If there is one guarantee in this world, it is that Call of Duty will always be there. Year after year, Activision will make sure a new installment ships. Which is reassuring, when you think about it. It is comforting to know that our shooter needs will always be met, even if some decide to criticize that by saying the games all look and play alike. But if that were true, Call of Duty would never become the force that it is. There is just too much to it.
A big reason why Call of Duty continues to thrive is because it occupies a much needed space. Some people really love first-person shooters. That’s great! But, while this is one of the major genres out there, it isn’t like there are a ton of series regularly delivering new installments. We see tons of action games, platformers, and RPGs every year. But FPS tends to get shoved in the shooter genre as a whole, and it is a space where that’s only one sort of element. There’s something to be said for having a reliably good staple.
Another reason why Call of Duty will always succeed is because it doesn’t have time to stagnate. Each year, we get something different. Sure, there are subseries in there. We have things like Black Ops, Modern Warfare, and the World War II entries. But there’s this sense of diversity. You didn’t like the 2017 installment? Maybe the 2018 will be for you. It keeps going like that.
Speaking of there always being something different, there’s always another developer to turn to. Instead of one studio always toiling and grinding on the game, Activision has multiple companies working on them. This isn’t to say there isn’t grind, as people probably work incredibly hard each year on these Call of Duty games. Just that Infinity Ward, Sledgehammer Games, and Treyarch each have their own signature styles, which people might appreciate, and that carries over to bring them in.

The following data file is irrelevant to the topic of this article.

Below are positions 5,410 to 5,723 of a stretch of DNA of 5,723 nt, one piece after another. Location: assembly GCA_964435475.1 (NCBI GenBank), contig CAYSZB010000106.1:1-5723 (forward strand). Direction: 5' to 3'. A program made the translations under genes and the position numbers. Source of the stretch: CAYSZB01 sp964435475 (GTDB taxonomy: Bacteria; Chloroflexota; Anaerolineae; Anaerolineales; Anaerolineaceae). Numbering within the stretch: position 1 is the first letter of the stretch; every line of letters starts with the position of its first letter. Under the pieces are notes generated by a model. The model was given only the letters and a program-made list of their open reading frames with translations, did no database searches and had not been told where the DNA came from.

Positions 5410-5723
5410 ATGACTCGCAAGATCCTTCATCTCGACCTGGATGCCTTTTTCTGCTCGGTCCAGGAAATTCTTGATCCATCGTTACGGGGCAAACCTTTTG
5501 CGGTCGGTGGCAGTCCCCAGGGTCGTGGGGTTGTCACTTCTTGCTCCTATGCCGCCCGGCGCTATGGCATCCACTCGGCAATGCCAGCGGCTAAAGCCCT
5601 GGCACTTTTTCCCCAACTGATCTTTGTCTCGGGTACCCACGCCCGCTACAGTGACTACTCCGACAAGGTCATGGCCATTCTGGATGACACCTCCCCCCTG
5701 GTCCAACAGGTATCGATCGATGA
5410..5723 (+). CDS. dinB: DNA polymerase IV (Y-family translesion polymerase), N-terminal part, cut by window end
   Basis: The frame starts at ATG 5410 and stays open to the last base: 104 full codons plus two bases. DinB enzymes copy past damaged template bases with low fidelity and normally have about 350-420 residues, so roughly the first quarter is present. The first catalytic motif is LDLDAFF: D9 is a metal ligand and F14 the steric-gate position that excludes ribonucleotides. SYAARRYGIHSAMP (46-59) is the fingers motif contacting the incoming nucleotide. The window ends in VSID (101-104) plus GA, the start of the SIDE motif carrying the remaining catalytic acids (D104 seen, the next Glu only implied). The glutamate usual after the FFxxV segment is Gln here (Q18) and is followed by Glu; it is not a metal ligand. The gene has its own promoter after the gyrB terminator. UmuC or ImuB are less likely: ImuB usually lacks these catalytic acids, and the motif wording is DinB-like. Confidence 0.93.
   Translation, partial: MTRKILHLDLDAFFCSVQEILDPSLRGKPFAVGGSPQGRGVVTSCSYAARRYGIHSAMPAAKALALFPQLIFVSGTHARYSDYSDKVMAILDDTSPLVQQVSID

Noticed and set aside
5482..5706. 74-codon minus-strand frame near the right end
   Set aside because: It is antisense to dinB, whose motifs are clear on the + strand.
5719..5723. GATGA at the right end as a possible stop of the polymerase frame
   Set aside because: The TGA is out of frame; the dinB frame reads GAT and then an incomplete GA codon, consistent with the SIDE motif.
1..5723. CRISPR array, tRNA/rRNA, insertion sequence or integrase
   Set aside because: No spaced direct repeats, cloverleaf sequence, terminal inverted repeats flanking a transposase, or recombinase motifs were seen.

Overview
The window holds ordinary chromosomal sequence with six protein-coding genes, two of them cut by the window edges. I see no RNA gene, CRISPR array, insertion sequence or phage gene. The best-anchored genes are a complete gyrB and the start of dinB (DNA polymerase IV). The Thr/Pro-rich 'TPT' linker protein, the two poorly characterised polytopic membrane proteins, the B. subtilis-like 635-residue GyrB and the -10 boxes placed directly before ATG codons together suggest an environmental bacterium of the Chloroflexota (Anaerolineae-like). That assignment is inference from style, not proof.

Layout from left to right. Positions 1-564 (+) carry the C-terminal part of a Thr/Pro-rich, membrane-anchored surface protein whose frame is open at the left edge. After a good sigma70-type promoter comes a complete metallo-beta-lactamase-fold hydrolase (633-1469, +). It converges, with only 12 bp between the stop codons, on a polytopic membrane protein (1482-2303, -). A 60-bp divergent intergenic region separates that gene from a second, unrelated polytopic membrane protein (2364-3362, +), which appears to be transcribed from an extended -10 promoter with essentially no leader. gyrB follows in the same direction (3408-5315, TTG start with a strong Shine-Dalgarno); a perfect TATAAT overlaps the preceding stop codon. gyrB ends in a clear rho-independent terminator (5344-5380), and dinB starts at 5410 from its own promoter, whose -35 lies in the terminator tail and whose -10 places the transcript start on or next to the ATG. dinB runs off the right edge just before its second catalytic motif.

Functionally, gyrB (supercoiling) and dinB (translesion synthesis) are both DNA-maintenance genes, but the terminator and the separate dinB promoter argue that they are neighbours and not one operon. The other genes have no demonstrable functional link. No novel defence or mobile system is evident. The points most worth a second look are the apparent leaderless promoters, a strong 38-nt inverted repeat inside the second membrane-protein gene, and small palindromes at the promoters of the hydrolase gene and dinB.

There’s also the multiplayer. Each Call of Duty game has its own feel to it and something that can help set its multiplayer experience apart. That, in turn, could keep an installment alive long after its “year” was over. For example, Black Ops 4 is the first entry with a battle royale mode: Blackout. Obviously, people are going to stick around there for a while, because no other Call of Duty game offers a comparable experience. But, Blackout aside, each game has its own take on the competitive elements, which helps keep them relevant and playable.
We also have to consider the support for current Call of Duty games. Namely, what is going on with Call of Duty: Modern Warfare. There are no more season passes. Instead, we have new seasons and battle passes that give people access to free maps and modes and a 1,000 COD Point ($10) battle pass. This gives people different rewards for hitting certain tiers and completing challenges. There are 73 paid tiers, giving people skins, stickers, calling cards, and weapon charms. Notice those are all cosmetic items, so pay don’t get a competitive edge. As for the free part of the Battle Pass, 23 tiers can be accessed by everyone! Those give them two weapons.
Call of Duty games may get flack for having yearly iterations. People might joke about them all looking alike. However, they each have depth and nuance to them. They’re major releases that attempt to do something different within their same sphere each year. People love these titles for a reason, and they deserve a lot of credit for continuing to deliver something special for fans year after year. Kudos to COD!